The next morning we knew that we had to bring back our car by 11 am, so we got up, made eggs, had a quick dip in the river (surprisingly un-chilly water) and then loaded our gear into the car and headed back to Corte, arriving by 10:30.  We tanked up the car and headed back to Europcar, where the day’s drama commenced.  The manager wasn’t happy with the fact that the car was dusty, and as he complained about it, he decided that the dust streaks down the side of the car constituted scratches in the paint (leaves had brushed against the car’s door while driving down to Roccapina beach) and that as such that would cost us the 850-euro deductible.  Given that even if the car were repainted, it wouldn’t cost that much, we weren’t willing to agree to any such thing, and then we listened to lots of chest-puffing and shouting.  Terri proved to be a dab hand at dealing with blowhard bullies, and we agreed that if we could arrange the removal of the subtle paint scratches ourselves by the end of the day, we would call it quits. 

Corte's citadel
We first ran the car through the car wash down the street.  If we had done this first, the manager wouldn’t have noticed anything to begin with, but now that he saw the prospect of making some easy cash, he found three vestigial scratches that still showed up in the right light.  He raced off to lunch grumbling and threatening loudly, and I went off to find a garage that could repolish the car professionally.  They were closed for lunch (Corsicans take their siestas seriously), but I was confident that they could do the job.  Terri and I went to the Casino supermarket to buy some lunch and while we were there, we found scratch remover for sale there.  We spent half an hour polishing away, and removed most traces ourselves, but it wasn’t going to pass inspection by Mr. Anger Management.  Once lunch was over, we drove the car up to the garage and the mechanic had a look at it.  He almost laughed at the idea that the car needed any work, but he knew Mr. Europcar by reputation, so he agreed to see what he could do with a high-speed polisher and some wax.  He gave us a lift back into town, where we sat in a café using wi-fi until it was time to collect the car and face the music again.  When we got to the garage, the car looked better than it must have done when it was new.  There was no trace of any scratches or irregularity in the gleaming black surface.  At 90 euros, this was a much cheaper deal than signing over our deposit.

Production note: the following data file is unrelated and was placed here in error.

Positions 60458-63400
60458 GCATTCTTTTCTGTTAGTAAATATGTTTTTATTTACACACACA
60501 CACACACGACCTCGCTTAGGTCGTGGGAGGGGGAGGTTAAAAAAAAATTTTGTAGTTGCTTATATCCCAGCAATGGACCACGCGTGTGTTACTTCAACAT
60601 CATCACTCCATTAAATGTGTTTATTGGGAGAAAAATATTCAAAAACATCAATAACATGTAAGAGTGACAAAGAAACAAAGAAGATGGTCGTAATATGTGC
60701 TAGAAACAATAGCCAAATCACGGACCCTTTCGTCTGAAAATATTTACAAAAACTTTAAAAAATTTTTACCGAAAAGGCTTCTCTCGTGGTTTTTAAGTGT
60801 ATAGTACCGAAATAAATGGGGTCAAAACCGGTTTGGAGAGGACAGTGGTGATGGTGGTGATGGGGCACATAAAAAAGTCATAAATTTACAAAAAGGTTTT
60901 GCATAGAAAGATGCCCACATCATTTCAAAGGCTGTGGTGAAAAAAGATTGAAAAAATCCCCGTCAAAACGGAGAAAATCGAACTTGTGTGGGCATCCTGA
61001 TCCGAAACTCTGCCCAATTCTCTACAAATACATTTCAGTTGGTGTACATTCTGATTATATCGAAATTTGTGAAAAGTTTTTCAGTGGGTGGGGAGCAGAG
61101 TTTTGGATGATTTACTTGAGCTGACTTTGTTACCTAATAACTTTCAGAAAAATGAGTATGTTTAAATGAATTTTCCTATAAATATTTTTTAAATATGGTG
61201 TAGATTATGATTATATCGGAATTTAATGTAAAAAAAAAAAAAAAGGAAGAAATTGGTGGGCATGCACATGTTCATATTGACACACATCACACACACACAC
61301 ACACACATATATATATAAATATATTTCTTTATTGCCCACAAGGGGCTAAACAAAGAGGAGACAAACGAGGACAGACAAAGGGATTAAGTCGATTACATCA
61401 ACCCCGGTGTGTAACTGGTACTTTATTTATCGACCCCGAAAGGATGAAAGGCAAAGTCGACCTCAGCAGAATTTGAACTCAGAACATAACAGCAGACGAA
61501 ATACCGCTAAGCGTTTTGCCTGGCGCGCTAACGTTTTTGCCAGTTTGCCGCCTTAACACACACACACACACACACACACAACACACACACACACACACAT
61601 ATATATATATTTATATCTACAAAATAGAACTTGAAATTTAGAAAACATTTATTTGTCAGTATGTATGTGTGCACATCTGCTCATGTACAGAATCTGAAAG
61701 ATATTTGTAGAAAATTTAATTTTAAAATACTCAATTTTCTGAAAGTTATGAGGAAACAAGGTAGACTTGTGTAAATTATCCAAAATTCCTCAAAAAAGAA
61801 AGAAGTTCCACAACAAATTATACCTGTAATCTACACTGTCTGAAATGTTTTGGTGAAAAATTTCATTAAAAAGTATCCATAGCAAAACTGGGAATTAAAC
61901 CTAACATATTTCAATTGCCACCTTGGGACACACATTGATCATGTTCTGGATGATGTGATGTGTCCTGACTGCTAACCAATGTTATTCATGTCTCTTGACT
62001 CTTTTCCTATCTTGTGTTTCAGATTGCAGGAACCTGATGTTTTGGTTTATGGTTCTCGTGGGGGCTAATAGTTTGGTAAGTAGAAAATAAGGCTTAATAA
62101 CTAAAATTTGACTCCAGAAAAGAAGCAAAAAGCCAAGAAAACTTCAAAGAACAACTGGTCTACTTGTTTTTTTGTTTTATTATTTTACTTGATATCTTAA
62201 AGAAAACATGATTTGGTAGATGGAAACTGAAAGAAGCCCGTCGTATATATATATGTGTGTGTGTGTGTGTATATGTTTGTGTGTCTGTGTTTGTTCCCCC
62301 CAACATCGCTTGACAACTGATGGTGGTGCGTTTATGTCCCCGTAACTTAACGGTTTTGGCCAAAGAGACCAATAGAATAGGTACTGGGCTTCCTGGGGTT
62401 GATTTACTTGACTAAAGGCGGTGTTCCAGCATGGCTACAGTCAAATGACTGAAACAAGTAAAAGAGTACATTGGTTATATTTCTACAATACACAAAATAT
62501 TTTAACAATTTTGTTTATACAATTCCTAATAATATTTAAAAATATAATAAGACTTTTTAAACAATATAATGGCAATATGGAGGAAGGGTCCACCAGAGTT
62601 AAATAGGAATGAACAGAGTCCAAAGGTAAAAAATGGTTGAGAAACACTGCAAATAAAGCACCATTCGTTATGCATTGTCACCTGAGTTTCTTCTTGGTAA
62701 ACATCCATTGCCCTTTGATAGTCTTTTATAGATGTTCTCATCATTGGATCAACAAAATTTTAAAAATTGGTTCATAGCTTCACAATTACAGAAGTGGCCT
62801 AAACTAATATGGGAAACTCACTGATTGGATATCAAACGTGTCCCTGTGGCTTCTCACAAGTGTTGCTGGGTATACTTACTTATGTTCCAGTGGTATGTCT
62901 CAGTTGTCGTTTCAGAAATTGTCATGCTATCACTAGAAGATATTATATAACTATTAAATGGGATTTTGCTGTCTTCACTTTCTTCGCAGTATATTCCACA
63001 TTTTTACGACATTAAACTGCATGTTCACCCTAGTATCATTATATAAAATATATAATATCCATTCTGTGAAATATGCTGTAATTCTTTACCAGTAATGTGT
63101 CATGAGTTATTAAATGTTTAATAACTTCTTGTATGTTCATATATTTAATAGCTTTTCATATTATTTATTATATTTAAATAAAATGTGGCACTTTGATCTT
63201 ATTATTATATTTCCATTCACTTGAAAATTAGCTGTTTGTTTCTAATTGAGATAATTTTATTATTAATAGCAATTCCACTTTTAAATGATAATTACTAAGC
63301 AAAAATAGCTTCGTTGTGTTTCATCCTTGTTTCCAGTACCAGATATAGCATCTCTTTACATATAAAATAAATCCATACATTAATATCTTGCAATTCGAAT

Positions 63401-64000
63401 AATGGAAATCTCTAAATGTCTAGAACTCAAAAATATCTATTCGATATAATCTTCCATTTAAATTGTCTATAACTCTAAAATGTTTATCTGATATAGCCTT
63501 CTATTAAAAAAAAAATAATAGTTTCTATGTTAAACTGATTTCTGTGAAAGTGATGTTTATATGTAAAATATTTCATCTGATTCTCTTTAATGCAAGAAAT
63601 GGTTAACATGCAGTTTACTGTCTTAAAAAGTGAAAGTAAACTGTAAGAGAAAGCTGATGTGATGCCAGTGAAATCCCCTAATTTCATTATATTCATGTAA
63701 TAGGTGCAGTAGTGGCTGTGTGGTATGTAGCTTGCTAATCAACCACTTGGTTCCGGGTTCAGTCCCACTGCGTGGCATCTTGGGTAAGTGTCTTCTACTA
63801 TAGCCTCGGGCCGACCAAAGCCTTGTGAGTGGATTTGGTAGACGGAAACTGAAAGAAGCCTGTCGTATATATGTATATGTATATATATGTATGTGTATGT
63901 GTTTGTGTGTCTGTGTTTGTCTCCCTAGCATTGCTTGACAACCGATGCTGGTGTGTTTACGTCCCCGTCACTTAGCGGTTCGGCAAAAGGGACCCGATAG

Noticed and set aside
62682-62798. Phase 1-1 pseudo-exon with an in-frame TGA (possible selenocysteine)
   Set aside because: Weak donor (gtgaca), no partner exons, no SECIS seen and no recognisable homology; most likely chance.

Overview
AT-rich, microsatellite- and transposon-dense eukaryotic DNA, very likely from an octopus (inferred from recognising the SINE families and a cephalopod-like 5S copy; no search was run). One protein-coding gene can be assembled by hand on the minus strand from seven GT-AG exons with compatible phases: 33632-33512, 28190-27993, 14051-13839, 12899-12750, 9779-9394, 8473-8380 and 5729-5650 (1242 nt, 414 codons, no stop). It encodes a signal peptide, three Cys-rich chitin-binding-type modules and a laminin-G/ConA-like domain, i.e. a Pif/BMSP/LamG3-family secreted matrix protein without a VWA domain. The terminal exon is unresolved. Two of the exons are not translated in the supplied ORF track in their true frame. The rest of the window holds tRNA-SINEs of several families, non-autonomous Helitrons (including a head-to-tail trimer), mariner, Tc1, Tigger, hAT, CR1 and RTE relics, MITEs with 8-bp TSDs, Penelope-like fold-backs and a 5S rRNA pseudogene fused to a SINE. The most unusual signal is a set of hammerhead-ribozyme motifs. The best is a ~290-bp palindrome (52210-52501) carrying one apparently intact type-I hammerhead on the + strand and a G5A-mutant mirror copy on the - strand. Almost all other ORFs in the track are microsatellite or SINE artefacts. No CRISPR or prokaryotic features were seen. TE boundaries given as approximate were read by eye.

We drove back to Europcar and the manager was forced to admit that the door had never looked better.  A cunning gleam came into his eye, however, as he now declared that we were late in bringing the car back and owed him another day of rental.  He clearly saw the prospect of making some easy cash slipping away from him, and was desperate to get some profit out of the deal.  Given that he had suggested that we go get it fixed ourselves, this was a bit rich, and Terri banished me from the discussion as she marched grim-faced back into the office with Mr. Europcar.  Fifteen minutes later she was back and we were free of any financial responsibilities, as her flinty negotiating style wore down the manager’s bluster and noise. 

Finally liberated, we were off on the 6:30 train to Ajaccio which left only half an hour late, crammed full of university students headed home for the weekend.  We arrived in the island’s capital just as the train station closed for the night, and spent a long while wandering the streets with our full packs searching for a cheap hotel.  The cheapest we found was 140 euros a night, so we decided to hike out to the nearest campground, Les Mimosas, about 5 kilometres from the port.  It was a long, tired trudge for my aching back and hip, and for Terri’s sore leg, but paying 15 euros made it worthwhile.  It was a well-run, if crowded, campground set in one of the eucalyptus plantations established in the 1930s and 1940s to drain the soil in an attempt to eradicate malaria, once a serious health threat on the island.
Porto's main beach
Terri swimming under the Genoan bridge, Ota
The next day, September 19th, we wandered back into town, slightly less painfully after a long night’s sleep, and caught a bus to Porto, about two hours north of Ajaccio along the coast.  We had picked a location to spend a few days relaxing partly based on the three stars given to the nearby coastline, Les Calanches, on our Michelin map.  The bus ride was pretty at first, but as we approached Porto, it became spectacular.  The road narrowed into a single-land snake coiled through the improbably red spires of rock that make up Les Calanches.  Our bus driver, a loquacious Tunisian-born man named Uthman, was an expert at steering his big bus through the rocks, but the tourists coming the other way had more difficulty with the sharp turns and the rules of engagement when two vehicles meet on a single-lane stretch, and it took forty minutes to drive what should have taken no more than a quarter of an hour. 
Sunset apsara, Porto
We hopped off the bus and trudged to the Porto municipal campground, a sprawling eucalyptus plantation perfect for sheltering from the sun where we would spend the next four nights.